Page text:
That's the conversation I had with a source while working on a story about the recently erected Martin Luther King Jr. memorial in Washington D.C.
Having marched with King and lived during the time of Jim Crow and the Civil Rights Movement, the source is more than entitled to her opinion on the subject, as are others.
But her response as well as comments I’ve heard since the news of the memorial’s erection , have led me to ponder what the parameters are by which people judge how far we as a human race have come toward the goal of racial equality.
According to a USA TODAY/Gallup Poll on race relations, nearly everyone — 90% of whites and 85% of blacks — says civil rights for blacks have improved in the USA during their lifetime, although whites are more likely to see the progress as far-reaching.
A little more than half say King's dream has been fulfilled, while an additional one in four of those surveyed say major progress has been made toward it, according to the poll.
Still, there was a notable rift between white and black opinions on some questions.
Although nearly eight in 10 whites said blacks have an equal chance in their community to get any kind of job for which they are qualified, six in 10 African Americans said job discrimination persists.
Also six in 10 blacks said the government should take a major role in trying to improve the social and economic position of blacks and other minority groups, while just one in five whites agreed to this.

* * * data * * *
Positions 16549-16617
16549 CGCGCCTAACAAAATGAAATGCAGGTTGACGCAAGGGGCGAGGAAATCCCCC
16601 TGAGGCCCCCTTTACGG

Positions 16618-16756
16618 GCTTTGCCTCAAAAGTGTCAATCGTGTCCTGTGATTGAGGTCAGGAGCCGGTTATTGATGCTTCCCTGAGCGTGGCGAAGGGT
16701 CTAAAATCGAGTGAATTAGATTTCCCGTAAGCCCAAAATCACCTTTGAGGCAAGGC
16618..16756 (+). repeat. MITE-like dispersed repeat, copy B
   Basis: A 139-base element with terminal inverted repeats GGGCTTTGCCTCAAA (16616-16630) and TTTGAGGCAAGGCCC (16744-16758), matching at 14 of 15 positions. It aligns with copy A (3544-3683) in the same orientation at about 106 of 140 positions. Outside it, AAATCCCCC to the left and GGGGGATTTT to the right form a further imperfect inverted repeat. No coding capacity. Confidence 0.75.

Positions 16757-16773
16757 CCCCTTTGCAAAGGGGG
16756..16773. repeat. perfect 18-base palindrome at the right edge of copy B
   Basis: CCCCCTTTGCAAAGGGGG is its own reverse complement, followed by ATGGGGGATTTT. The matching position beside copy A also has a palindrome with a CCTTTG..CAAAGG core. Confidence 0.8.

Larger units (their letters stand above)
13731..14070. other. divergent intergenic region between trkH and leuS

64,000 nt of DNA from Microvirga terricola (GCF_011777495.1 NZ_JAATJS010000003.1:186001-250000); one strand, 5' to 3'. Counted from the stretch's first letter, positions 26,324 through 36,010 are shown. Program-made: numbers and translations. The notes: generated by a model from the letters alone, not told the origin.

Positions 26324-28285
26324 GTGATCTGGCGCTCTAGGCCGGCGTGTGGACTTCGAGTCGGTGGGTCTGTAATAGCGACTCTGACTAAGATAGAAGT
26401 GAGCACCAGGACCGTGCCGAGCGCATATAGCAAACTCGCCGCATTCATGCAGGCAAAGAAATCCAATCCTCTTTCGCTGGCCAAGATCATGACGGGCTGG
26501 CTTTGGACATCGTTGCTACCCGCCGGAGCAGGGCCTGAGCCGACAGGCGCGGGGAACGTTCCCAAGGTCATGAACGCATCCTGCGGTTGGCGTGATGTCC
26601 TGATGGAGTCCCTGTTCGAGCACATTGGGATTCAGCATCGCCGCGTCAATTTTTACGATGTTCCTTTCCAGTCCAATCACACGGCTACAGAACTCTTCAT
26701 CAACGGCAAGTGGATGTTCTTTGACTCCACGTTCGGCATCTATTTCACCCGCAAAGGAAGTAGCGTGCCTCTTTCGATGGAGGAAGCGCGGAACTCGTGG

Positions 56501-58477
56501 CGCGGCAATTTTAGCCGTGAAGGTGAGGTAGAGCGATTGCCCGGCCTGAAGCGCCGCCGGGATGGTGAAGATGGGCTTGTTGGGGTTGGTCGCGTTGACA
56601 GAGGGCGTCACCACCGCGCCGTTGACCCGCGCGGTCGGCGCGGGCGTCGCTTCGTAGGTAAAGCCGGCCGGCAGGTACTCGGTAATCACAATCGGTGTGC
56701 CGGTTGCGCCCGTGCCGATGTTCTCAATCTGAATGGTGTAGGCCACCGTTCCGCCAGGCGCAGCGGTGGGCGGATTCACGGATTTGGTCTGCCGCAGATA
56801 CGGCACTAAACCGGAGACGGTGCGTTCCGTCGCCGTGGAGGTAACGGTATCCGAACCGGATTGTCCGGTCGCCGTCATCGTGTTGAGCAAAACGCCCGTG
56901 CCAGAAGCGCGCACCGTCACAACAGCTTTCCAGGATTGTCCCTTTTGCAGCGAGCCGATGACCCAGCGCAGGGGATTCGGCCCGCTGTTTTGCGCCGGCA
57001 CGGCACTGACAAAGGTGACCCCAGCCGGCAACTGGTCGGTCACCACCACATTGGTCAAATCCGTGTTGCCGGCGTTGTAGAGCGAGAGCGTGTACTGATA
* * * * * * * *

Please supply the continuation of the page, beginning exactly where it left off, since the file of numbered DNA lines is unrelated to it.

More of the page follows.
The poll also addresses the popular argument that the election of President Barack Obama, America’s first black president, signifies that we have reached the mountaintop in terms of racial equality.
The day after his election in November 2008, a record 67 percent of Americans predicted the problem of race relations eventually would be worked out in the USA.
Now, 44 percent of whites and 55 percent of blacks say race relations will always be a problem..
Some argue the existence of racism and unequal attitudes can be still be measured in today's advertising.
A recent controversial ad by Nivea was pulled after it created a fuss by pushing the message to black people of the need to "re-civilize" themselves.
Do you think blacks continue to operate on a lower playing field than whites?
If so, what can be done to rectify this?
To some, the answer is more social programs, affirmative action and even reparations.
To others, the opinion is the Civil Rights Movement really ended in 1968 so there is nothing else that can or should be done to foster “equality”.
How would you answer this question?
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